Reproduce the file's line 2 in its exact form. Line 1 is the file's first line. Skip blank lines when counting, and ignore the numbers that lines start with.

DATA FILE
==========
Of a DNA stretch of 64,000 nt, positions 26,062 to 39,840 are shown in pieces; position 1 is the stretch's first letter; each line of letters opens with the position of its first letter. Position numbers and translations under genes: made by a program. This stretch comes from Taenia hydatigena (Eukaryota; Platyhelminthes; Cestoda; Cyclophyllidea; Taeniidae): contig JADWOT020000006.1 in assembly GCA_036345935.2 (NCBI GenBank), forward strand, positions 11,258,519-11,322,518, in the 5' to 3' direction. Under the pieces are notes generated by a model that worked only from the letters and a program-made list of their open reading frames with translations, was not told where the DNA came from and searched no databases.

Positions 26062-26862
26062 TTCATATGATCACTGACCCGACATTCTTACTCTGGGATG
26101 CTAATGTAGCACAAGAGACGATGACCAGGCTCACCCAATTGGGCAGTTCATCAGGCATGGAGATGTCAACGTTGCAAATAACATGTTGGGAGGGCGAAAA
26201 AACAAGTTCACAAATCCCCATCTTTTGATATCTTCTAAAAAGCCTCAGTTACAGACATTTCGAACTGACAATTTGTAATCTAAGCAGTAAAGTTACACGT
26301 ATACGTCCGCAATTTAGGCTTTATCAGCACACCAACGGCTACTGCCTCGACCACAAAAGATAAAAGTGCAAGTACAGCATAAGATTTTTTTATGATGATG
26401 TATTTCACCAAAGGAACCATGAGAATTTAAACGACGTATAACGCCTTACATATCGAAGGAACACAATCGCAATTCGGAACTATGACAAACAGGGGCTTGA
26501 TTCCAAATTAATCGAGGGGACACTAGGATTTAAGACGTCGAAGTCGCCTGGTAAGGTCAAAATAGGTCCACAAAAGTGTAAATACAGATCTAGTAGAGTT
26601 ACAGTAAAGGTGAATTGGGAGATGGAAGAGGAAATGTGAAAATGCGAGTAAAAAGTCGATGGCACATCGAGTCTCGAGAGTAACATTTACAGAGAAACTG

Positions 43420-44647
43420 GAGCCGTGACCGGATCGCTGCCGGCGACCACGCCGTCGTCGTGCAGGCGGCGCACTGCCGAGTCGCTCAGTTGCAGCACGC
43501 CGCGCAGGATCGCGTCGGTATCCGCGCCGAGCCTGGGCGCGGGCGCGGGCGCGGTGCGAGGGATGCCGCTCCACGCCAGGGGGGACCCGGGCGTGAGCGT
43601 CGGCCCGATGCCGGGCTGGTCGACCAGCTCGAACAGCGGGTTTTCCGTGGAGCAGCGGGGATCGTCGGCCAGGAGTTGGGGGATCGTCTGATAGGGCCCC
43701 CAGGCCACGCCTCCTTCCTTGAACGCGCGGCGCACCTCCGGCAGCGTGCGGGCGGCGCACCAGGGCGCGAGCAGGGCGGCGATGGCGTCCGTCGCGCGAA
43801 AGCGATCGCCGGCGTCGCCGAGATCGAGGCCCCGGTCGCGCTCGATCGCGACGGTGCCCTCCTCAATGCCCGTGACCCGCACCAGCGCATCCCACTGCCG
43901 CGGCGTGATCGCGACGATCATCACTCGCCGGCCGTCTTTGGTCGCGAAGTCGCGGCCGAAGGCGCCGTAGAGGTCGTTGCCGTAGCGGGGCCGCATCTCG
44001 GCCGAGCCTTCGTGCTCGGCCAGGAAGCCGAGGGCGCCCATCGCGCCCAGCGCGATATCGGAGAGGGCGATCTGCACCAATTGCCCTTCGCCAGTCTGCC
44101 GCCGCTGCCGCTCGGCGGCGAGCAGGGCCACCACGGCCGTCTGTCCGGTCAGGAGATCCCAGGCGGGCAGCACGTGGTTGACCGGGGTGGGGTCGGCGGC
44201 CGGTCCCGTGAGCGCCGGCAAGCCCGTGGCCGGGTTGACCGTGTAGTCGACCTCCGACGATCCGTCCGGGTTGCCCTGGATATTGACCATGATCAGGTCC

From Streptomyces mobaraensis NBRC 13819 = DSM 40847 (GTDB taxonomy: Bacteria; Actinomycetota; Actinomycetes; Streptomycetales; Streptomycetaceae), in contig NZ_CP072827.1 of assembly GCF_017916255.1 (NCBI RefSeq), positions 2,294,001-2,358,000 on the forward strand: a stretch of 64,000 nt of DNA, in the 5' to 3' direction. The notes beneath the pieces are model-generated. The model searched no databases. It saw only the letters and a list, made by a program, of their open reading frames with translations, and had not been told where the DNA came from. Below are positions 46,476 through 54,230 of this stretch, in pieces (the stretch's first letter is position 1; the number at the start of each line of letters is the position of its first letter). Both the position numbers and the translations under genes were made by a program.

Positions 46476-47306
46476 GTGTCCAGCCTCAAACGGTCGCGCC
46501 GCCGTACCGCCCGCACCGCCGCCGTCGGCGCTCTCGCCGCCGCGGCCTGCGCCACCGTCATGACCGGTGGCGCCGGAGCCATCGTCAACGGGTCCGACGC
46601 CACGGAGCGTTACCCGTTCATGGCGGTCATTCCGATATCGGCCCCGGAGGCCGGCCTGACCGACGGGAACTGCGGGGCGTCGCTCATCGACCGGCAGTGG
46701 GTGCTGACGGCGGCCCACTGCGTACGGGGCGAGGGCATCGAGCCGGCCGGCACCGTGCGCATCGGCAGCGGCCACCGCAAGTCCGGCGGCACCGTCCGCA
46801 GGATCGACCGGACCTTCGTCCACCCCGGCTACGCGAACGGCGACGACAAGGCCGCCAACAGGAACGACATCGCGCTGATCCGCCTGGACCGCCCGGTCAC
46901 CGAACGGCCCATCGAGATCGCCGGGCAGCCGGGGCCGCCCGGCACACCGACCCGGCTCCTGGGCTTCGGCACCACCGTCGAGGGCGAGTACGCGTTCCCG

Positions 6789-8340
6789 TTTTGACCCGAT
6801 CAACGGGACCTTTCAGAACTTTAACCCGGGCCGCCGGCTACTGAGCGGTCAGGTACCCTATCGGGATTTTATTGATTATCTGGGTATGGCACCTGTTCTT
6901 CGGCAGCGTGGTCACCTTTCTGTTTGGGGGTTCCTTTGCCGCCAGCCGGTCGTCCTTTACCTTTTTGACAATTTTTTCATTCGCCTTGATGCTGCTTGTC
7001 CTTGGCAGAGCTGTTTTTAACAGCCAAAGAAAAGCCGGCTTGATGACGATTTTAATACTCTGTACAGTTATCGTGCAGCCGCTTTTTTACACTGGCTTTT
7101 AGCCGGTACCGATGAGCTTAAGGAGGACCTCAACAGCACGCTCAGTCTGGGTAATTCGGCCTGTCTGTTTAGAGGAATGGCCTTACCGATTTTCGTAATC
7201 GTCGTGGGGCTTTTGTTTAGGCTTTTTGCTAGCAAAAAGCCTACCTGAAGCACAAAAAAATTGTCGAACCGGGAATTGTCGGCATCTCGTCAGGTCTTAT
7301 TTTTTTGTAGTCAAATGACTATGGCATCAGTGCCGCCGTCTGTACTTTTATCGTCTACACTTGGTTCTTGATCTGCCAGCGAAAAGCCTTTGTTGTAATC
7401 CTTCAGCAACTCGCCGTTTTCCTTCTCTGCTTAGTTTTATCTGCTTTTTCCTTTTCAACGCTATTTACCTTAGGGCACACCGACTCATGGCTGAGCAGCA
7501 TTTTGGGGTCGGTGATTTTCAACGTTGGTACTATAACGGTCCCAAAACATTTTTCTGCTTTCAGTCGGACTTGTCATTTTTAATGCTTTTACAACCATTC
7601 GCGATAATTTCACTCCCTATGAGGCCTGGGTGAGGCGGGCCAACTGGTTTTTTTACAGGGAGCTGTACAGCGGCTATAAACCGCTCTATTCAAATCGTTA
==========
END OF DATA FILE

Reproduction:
Positions 26062-26862